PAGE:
People in the early stages of Alzheimer’s disease may still enjoy going out to places they enjoyed in the past. So plan ahead for outings and during the time when the individual with Alzheimer’s is at their best. Remember what most important is they enjoyed the time spent on it and felt useful and accomplished.
- Encourage Them to Communicate
Communication becomes difficult for people diagnosed with Alzheimer’s because they find it harder to remember things as time goes on. They may struggle to find the right words or forget what they want to say, and are often unable to process what others are saying. Therefore, it is important to communicate in a way that is right for that person while constantly remaining patient, calm and clear.
Here are some communication strategies for caregiver:
- Turn off potential distractions such as radio or TV
- Speak naturally with calming voice but avoid baby talk
- Use gestures and nonverbal cues
- Talk about one thing at a time
- Get comfortable with silence when they are thinking
- Take time to listen and avoid jumping in
- Identifying yourself and others by name rather than relationship
- Plan early what to talk about, have a topic ready
- Use smells, singing, drawing and other creative methods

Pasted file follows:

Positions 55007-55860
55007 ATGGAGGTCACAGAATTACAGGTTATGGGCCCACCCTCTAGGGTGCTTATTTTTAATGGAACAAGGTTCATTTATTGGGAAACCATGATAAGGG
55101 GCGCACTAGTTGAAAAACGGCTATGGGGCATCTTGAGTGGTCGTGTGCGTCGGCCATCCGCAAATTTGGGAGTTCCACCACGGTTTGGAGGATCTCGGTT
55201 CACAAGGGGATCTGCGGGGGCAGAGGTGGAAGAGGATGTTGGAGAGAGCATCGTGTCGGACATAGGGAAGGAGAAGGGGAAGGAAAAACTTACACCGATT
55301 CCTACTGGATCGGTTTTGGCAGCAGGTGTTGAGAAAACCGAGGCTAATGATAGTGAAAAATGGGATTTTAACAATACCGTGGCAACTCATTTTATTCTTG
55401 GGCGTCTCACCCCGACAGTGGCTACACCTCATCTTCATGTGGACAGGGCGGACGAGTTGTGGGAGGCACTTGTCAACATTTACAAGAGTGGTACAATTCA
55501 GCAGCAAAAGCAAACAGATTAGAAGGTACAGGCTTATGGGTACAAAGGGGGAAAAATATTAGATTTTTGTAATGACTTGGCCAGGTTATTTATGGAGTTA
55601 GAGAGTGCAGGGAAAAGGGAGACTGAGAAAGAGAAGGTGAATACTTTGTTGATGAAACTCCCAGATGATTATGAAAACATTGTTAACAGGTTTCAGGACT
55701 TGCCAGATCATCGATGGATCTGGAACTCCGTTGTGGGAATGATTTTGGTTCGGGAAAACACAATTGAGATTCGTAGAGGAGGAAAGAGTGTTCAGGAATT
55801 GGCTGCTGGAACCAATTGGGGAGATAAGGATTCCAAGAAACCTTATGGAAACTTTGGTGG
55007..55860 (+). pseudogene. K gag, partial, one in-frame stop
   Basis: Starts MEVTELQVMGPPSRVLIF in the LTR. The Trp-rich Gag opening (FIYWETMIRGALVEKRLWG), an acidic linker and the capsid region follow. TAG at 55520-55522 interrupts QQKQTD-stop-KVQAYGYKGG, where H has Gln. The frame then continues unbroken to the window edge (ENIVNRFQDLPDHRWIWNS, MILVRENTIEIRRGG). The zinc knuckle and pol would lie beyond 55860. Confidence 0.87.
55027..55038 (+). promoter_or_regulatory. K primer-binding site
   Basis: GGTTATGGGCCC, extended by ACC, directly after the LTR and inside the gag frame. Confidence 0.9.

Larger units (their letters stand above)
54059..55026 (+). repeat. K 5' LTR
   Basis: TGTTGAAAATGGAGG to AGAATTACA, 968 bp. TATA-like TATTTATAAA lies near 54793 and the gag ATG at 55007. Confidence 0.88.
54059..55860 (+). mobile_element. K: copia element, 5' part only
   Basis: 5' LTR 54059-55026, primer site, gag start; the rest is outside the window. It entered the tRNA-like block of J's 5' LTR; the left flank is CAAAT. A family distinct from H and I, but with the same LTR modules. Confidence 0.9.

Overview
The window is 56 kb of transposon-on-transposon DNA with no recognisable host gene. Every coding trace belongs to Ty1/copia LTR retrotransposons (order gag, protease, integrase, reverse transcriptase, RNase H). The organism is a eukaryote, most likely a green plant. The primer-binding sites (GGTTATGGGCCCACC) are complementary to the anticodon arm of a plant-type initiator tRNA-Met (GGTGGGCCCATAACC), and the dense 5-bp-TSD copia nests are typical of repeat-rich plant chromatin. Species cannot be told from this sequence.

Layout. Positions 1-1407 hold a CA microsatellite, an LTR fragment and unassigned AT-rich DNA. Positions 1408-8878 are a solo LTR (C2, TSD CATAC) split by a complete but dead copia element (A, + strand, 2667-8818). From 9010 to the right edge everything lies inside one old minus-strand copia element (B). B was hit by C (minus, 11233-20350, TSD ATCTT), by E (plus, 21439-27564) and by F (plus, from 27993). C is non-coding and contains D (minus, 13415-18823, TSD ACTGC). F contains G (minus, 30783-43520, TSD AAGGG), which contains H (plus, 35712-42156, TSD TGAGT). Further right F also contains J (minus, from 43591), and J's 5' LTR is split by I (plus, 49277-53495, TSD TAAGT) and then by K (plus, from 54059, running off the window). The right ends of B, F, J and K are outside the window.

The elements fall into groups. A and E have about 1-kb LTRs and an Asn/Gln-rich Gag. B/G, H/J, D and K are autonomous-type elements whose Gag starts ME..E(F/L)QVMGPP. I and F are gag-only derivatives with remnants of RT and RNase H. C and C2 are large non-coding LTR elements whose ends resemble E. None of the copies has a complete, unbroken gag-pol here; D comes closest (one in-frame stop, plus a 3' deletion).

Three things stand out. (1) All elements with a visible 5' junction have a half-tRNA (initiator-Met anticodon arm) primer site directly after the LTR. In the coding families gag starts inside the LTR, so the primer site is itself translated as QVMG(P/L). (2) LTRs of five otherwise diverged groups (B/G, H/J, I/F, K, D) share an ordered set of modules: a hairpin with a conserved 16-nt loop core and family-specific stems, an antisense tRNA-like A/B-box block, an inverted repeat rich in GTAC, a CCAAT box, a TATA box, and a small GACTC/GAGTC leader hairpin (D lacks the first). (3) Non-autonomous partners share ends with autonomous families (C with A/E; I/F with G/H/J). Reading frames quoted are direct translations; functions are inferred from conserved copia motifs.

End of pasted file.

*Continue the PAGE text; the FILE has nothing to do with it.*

- Let him or her make their own decisions and stay involved
- Take a timeout for yourself when you become frustrated
- Create Safe Environment
Maintaining a safe and secure living environment can help to reduce the exposure to hazards and also lessened the amount of stress that both the caregiver and care recipient experience. Hence, home modifications can be done after evaluating current and future needs to ensure safety at the same time promote independence.
- Help Them Plan a Nutritious Diet
An Alzheimer’s patient can experience a variety of eating problems which caused them to lose weight especially when they cannot remember when they last ate or having the trouble chewing and swallowing. Thus, caregivers need to craft a healthy diet plan for them to ensure their body gets enough nutrients. If they don’t chew well, yogurt and pureed foods are some of the great choices.
- Use Pet Therapy